Where Did All the VARs Go?By Dylan Charles | Print
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The shift by solution providers away from traditional reseller roles towards a services-centric strategy has reached a critical point.According to a recent State of the Channel survey conducted jointly by Ziff Davis Enterprise, publisher of Channel Insider, and Crimson Consulting Group, a full two-thirds of solution providers' revenue is now coming from services and less than half of solution providers actually resell at all. In fact, most solution providers no longer even refer to themselves as VARs.
Consequently, vendors are finding that they need to invest a lot more time learning how to deliver, manage and monetize effective programs that respond to evolving partner needs. To make these programs successful, vendors will need to compensate for partners' weaknesses in marketing while leveraging partner strengths such growing influence with customers.
As part of the movement away from a technology-centric strategy, solution providers are no longer selling only into the IT organizationtoday they target business decision makers first. Now seen as valued business and IT experts, solution providers' technology recommendations carry more weight than ever with decision makers. The shift from the technology decision maker to the business decision maker also further underlies the movement from reselling product/infrastructure to influencing solutions.
The disconnect between business objectives and capabilities is a prime opportunity for savvy vendors to better address the needs of their channel partners. Instead of simply handing out marketing development funds (MDF) or creating content templates, vendors need to develop programs cooperatively with partners, provide better support and jointly drive out solution-based demand generation campaigns.
These new trends present vendors with a significant opportunity to create and maintain competitive advantage. The services model creates closer, more long-term relationships between the solution provider and its customers and locks in a potential vendor relationship with both. Gaining and growing a foothold with the solution provider erects a strong barrier to entry to other vendors, both with the channel and with end customers.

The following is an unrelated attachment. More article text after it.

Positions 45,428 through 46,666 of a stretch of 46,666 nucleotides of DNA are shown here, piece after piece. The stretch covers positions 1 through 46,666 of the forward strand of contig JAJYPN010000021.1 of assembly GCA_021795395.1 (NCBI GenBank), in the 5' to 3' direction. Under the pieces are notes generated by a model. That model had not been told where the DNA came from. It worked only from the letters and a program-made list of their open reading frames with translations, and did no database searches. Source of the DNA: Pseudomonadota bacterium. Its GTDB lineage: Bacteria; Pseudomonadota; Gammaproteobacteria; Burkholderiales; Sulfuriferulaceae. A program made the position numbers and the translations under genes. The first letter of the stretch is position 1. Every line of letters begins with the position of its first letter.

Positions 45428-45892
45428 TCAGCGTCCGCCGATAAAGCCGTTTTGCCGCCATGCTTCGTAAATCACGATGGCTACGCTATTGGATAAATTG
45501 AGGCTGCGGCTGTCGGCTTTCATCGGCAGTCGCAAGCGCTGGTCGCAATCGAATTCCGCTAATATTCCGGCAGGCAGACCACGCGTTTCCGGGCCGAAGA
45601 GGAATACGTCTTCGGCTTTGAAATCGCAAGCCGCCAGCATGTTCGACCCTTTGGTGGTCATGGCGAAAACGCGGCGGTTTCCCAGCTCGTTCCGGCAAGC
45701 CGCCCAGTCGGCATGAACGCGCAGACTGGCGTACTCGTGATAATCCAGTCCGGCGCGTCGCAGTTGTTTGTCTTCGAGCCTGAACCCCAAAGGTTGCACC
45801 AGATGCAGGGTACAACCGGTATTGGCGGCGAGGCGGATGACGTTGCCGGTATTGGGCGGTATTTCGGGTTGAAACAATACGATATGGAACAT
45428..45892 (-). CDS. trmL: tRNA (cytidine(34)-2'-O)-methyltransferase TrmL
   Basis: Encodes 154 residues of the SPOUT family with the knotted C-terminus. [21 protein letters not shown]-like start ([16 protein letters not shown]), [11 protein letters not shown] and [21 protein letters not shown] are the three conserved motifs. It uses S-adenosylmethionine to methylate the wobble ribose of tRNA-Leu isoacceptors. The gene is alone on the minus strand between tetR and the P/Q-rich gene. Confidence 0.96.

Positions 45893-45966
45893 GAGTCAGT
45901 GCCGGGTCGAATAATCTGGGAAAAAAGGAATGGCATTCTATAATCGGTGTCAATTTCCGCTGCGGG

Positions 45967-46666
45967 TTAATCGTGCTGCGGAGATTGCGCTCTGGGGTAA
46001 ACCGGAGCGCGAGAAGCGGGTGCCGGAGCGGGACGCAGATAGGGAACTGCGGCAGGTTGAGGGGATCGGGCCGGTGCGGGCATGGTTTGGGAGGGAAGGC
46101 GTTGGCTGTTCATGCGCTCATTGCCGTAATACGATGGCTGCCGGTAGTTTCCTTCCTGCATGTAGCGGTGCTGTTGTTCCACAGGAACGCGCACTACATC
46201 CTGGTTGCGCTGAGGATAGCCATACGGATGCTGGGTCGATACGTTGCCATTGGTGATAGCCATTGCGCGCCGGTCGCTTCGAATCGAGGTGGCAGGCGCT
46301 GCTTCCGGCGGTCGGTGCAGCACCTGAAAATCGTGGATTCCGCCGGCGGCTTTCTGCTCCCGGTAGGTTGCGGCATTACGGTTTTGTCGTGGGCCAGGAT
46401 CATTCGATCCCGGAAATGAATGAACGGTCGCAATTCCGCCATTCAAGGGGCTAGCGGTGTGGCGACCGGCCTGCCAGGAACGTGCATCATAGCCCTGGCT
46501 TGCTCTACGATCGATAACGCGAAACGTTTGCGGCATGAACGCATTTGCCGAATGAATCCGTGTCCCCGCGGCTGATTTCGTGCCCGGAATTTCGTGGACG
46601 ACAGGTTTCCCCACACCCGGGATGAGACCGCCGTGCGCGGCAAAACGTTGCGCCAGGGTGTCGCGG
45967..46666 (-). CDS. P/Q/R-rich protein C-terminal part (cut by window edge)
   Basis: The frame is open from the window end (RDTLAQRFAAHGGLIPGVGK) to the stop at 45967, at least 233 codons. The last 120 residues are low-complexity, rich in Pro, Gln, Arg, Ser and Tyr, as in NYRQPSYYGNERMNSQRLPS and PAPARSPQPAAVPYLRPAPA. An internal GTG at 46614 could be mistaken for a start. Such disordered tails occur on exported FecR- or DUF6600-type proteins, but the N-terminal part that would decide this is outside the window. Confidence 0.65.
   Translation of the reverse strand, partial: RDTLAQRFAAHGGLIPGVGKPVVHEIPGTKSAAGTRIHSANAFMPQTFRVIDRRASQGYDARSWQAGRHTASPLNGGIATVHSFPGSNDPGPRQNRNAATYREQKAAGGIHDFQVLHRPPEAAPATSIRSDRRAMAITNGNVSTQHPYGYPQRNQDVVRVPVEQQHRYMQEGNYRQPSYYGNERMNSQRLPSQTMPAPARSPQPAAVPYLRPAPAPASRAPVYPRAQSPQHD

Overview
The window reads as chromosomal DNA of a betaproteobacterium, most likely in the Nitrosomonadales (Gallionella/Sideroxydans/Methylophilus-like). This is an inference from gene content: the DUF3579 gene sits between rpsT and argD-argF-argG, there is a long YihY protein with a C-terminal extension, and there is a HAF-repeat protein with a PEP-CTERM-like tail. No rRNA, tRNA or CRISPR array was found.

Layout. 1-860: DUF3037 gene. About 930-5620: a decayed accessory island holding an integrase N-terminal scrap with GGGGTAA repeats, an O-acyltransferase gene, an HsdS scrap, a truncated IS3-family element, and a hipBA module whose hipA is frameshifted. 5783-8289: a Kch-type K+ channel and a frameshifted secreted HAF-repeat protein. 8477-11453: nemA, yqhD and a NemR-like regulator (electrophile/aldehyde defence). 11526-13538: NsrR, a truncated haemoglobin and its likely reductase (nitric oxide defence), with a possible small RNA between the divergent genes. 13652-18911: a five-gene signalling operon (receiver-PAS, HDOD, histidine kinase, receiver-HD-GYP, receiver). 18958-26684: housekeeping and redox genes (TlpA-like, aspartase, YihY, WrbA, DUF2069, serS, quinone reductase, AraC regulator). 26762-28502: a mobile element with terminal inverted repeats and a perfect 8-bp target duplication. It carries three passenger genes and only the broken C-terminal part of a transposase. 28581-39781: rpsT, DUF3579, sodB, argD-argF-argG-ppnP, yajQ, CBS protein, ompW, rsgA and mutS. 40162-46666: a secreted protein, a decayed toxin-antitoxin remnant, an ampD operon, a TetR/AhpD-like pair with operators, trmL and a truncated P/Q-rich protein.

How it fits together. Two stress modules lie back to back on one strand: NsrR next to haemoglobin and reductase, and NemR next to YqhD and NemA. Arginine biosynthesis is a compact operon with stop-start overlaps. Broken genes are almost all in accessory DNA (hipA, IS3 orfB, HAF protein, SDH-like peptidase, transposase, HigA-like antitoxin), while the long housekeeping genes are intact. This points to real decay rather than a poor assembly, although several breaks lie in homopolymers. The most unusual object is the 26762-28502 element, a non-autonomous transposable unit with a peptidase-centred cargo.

And, with two-thirds of solution providers in the survey indicating that they generate more than half of their revenues from their top three customers, it's crucial for vendors to grow and protect share of wallet with key solution providers. The best way to do this is by helping solution providers acquire new customers and market additional services to existing customers. By driving more business to solution providers, vendors can eclipse their competitors' business with the provider and fix themselves as part of that solution provider's services solution stack.
There are strong implications for vendors who are able to sync their business model with the services model of their solution providers. For vendors, the time is now to rethink partner marketing/channel marketing programs and get them in sync with today's realitythat solution providers are focused on a value-add model that de-emphasizes reselling and focuses on selling services. As part of a complete channel strategy, vendors seeking to create more effective channel programs for solution providers need to:
Sync their business model with the services model of their solution providers
Develop models that reward the generation of net-new business through influence and lead passing
Offer support and manage programs cooperatively to better align with solution providers
Take advantage of the opportunity to drive more business to solution providers to create mind and wallet share
From the solution provider's perspective, the shift to services doesn't mean that they view vendors as the enemyon the contrary, they need supportive vendors more than ever in their quest to acquire new customers.
Dylan Charles is a Partner at Crimson Consulting Group, a marketing strategy and implementation consulting firm serving technology vendors and solution providers.